Professor Marc Lynch is interviewed about his new book, Voices of the New Arab Public.

I think the biggest difference between what I’m calling the new Arab public and a lot of the old publics is that it’s more diverse and open to disagreement today. If you go back to the Middle East in the 1950s there was international broadcasting, and there was a press that was full of angry and politically mobilizing arguments, but what you didn’t have was the notion that everyone should have their own opinion. What you had were powerful Arab leaders or political movements who were trying to mobilize or rally people to a cause, and anyone who didn’t agree with them was not only wrong, but considered “not an Arab.”

That’s the key difference–in this new Arab public, it’s okay to disagree about important issues; in fact you almost have to disagree to be an “Arab”. And that’s an important difference, especially for people who are interested in seeing the emergence of a democratic politics in the region. It’s really revolutionary.

Good stuff. Lynch’s central point — more diversity and openness in Arab media makes the world a better place even if some of its manifestations, like al-Jazeera, are occasionally offensive to some people — is certainly correct.

My main criticism of Lynch in this area concerns his insistence that, even in the absence of the Iraq War, we would have seen a similar movement to freedom, as in Lebanon’s Cedar Revolution, in the area. Consider this exchange:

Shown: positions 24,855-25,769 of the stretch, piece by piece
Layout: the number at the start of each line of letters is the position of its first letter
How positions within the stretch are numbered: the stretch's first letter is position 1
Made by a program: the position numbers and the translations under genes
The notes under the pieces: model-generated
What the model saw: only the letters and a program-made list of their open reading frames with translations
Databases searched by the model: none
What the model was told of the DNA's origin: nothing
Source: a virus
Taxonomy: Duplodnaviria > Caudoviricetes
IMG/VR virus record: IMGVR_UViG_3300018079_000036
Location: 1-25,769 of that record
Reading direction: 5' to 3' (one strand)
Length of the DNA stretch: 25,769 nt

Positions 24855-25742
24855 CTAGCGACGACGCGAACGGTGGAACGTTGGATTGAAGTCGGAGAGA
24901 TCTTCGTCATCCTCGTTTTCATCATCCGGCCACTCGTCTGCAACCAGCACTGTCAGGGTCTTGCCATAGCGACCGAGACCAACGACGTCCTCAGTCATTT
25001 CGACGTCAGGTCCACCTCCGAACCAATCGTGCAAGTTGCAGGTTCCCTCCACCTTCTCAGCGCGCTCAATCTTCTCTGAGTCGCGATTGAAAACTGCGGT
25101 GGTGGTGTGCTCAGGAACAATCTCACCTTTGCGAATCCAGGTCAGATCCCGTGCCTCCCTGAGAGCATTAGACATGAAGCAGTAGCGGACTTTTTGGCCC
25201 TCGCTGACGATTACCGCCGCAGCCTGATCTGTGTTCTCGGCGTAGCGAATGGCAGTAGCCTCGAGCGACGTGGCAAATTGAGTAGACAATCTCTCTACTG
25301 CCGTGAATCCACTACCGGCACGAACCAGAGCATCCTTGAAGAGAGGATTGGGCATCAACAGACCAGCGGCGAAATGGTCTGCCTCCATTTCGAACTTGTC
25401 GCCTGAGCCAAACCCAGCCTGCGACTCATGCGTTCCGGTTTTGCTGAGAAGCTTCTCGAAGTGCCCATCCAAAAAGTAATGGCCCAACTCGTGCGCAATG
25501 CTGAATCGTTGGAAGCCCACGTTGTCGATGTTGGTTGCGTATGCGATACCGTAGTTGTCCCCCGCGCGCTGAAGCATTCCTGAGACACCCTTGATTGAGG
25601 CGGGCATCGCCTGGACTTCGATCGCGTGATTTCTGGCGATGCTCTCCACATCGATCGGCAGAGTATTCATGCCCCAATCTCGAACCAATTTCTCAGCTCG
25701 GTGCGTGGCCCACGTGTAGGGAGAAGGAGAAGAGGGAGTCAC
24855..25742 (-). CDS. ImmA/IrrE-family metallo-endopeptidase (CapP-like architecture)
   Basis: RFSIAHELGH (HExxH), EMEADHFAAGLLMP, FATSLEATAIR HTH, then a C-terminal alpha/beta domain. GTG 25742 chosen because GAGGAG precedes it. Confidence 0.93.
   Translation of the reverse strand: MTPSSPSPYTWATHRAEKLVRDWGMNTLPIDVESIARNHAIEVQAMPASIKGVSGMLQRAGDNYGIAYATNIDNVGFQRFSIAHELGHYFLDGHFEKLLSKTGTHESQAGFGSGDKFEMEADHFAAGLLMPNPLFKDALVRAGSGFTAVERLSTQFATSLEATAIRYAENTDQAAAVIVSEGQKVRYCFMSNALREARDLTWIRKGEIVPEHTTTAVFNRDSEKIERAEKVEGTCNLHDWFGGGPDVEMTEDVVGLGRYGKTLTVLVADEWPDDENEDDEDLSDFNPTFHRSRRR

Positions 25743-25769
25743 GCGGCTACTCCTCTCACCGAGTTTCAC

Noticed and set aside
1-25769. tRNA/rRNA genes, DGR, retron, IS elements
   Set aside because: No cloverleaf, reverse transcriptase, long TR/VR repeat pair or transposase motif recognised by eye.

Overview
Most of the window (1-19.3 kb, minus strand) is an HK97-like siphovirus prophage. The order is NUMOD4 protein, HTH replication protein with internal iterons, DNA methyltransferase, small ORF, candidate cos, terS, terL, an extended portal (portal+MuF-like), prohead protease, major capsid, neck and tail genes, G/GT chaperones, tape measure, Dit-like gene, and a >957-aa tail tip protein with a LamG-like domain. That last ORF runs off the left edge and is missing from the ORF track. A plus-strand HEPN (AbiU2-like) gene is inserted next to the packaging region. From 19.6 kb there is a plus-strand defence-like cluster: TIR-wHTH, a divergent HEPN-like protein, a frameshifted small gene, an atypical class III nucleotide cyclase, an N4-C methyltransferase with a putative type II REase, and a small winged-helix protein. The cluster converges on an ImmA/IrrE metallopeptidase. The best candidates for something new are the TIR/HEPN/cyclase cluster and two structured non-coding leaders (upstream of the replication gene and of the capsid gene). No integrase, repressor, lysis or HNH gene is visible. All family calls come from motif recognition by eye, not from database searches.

Q: Now how would you connect the 2005 protests in Egypt and Jordan, along with the Cedar Revolution in Lebanon, to the creation of this new Arab public and the emergence of networks like al-Jazeera?

Lynch: Well there’s a huge indirect relationship, and obviously each country in the Middle East has its own individual issues, but if you look at the changes going on across the region as a whole recently, I would say that this new Arab public is one of the most important driving forces. I think that al-Jazeera had a lot more to do with them than the Iraq war. Its talk shows had been talking democracy since the late 1990s, and if anything the invasion of Iraq drove democracy questions off the front burner for almost a year.

In other words, in the counter-factual world of non-US invasion, the Cedar Revolution would have happened anyway, and sooner.

Perhaps. It is tough to know about counter-factuals. But, if this is true, then Lynch or someone like him should have predicted it, should have said, back in 2000, that a democratic revolution was coming to Lebanon, that the rise of al-Jazeera made it largely inevitable that the Syrians would be forced out.

Yet, neither Lynch nor anyone I know of made that prediction. This dog that didn’t bark makes me think that the Cedar Revolution was far from inevitable despite the “driving” force of new Arab media , that without the shock provided by the Iraq War it would not, in fact, have happened.

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